Houses Out of the 3D Printer
In Germany, the first 3D-printed home was recently completed and christened. It can be found in Beckum and brings with it 160 square meters of space. Now the idea of 3D printing homes will be looked at carefully to determine whether it is useful for the future and commercial use in the construction industry.
With the help of the North Rhine-Westphalia state government, the first 3D house was successfully printed in Germany. The house is 160 square meters big and is located in the German city, Beckum. Furthermore, a couple already moved in the first 3D-printed home in the Netherlands, being presumably the first in Europe to live in such a house.
First 3D Printed House in Germany
Last month the first house out of a 3D printer was christened in North Rhine-Westphalia, Germany. The architect Waldemar Korte explained that the project was completed in eight months, with the aim of the next house being finished in five months while needing less staff.
Last fall the work on the home in Beckum began. The material and equipment that were required were so out of the ordinary, that the construction site had to be secured. The equivalent of ink for the regular printer is special concrete for the oversized 3D house printer. Like a cake, the two-story house is printed layer by layer. As with the little figures from commercial 3D printers, you will find the typical grooves that are created with each layer.
The mastermind behind this project is the local Beckum business Hous3druck, while the company Peri is responsible for the printing process with concrete. The used material, which was specially created for 3D printing, is called “Itech 3D” and was developed by HeidelbergCement. A 200.000 Euro contribution was made by the state government of North Rhine-Westphalia, which was a good investment according to the North Rhine-Westphalia minister of construction Ina Scharrenbach. She also says that this type of 3D printing is a revolution for the construction branch, due to the fact that less material is needed while being more environmental-friendly. And if the house is not needed anymore, it can be cleaned and printed anew.
Compared to regular new houses that are being created, the two-story 3D print home has noticeably round corners. With 160 square meters, the house is very spacious and ideal to live in. After this project, the technology is going to be reviewed to determine how to apply it most efficiently in the future.
In comparison, a couple already moved into a 3D-printed home in the Netherlands. It was built in Eindhoven. The company Weber Benelux created the first out of five within “Project Milestone”, while also wanting to determine the applications possibilities of 3D printing in the field of construction.
Project Milestone in the Netherlands
In April the first residents of the first-ever 3D printed concrete home in the Netherlands got the keys to their home. The house, which can be found in Eindhoven, is the number one of five that are planned in the so-called “Project Milestone”.
The home fulfills all the building regulations needed in the Netherlands. The house is very unique with its own innovative design thanks to the freedom given by 3D concrete printing and extensive research. In comparison to the German version, it is a single-story home with 94 square meters. It has two bedrooms and a big living room. It is shaped like a large boulder, which is no coincidence. It was intentionally done to show the freedom that 3D printing provides while also taking on the challenge of printing inclining walls, which was conquered by this project’s members.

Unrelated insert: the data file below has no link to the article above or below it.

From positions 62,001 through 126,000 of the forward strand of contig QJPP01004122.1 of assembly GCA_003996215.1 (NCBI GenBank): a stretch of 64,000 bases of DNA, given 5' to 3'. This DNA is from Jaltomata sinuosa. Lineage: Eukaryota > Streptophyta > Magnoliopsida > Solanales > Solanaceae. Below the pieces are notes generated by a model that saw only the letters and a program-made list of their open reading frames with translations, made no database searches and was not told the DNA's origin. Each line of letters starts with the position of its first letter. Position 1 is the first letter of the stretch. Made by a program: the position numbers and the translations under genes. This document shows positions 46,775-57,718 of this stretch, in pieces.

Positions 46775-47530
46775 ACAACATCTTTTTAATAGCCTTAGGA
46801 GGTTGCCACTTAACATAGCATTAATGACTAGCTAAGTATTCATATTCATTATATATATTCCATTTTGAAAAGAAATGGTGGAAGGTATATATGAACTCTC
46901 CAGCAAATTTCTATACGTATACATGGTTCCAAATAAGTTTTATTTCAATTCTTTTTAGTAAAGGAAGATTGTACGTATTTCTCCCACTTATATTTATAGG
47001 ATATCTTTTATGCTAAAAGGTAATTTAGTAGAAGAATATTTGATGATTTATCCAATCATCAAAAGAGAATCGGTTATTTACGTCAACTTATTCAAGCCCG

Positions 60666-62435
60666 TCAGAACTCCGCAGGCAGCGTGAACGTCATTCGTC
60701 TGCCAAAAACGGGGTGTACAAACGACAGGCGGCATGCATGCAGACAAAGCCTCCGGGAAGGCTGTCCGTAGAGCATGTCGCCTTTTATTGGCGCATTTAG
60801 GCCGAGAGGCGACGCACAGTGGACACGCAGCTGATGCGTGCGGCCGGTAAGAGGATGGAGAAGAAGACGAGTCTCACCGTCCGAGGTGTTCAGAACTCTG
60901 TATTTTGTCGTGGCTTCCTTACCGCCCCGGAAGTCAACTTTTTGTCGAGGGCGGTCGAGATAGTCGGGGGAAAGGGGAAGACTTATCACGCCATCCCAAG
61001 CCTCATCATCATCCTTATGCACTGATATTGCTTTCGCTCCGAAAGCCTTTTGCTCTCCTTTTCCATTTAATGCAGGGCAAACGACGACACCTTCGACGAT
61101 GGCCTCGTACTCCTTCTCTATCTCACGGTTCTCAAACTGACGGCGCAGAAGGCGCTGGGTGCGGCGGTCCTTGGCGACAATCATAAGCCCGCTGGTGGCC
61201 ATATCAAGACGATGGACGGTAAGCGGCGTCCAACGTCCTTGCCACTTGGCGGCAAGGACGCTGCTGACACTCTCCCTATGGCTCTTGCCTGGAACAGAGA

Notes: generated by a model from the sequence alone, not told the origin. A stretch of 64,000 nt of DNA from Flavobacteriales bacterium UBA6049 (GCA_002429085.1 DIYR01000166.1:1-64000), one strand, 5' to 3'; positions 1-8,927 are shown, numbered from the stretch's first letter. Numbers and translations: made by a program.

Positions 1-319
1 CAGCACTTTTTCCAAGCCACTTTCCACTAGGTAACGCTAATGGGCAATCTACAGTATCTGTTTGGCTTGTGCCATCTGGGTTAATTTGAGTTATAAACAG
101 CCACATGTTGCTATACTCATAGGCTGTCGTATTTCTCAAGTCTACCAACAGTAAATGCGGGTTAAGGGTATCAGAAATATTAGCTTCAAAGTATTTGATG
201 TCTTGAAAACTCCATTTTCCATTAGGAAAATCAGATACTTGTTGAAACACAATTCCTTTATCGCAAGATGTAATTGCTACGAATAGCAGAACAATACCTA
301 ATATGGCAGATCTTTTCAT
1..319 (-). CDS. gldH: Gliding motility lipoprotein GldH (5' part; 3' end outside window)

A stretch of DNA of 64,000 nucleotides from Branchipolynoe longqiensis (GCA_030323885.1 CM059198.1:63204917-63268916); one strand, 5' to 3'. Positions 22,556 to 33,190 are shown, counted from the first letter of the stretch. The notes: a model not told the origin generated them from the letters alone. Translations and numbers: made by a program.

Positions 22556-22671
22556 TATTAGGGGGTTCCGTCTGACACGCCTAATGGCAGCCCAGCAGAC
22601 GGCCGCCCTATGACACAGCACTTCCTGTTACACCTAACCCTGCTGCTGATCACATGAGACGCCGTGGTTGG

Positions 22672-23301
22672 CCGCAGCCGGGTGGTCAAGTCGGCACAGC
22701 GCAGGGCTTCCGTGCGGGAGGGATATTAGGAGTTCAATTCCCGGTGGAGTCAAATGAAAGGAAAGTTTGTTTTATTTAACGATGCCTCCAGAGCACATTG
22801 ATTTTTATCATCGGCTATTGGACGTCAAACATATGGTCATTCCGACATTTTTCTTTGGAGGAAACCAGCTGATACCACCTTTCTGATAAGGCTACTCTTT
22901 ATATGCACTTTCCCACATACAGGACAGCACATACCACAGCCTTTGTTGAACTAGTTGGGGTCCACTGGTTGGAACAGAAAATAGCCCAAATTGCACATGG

The house is made of 24 printed concrete elements which were printed layer by layer at the printing plant in Eindhoven. Due to extra dense insulation and a link to the heat grid, the home is extremely comfortable and energy-efficient, with an energy performance coefficient of 0.25.
Theo Salet, one of the project partners and Professor of Concrete Structures, Eindhoven University of Technology:
“With this small building, a first major step has been taken today in the development of construction into a high-quality manufacturing industry. From design to implementation, digitalization leads to sustainable and affordable homes tailored to the wishes of the occupant. I’m proud that the knowledge we’ve developed at TU/e has led to this innovation by industry, with the help of the municipality, within a short timeframe.”
The experience gained from this project offers many construction possibilities to the usual rectangular houses. Each of the five houses is being formed one after the other so that after each finished home the educational opportunity created can be maximized.
Bas Huysmans, CEO of Weber Benelux:
“With the printing insulated and self-supporting wall elements curved in three planes, we’ve taken important steps in this project in the further development of 3D concrete printing in construction. Together with all partners, we’ve completed a challenging process and realized a very special home. I think that we’ll soon be able to proudly add the Milestone houses to the list of iconic projects in Eindhoven.”
In theory, printed homes can be created a lot quicker with more flexibility and customized designs. Furthermore, it is more sustainable as less concrete is required. The hope and goal of the Project Milestone partners is for 3D concrete printing to ultimately become a sustainable construction technique that provides a resolution to the shortage of housing.
Would you want to live in a 3D-printed house? If you could print your house however you wished, what would you look out for first?
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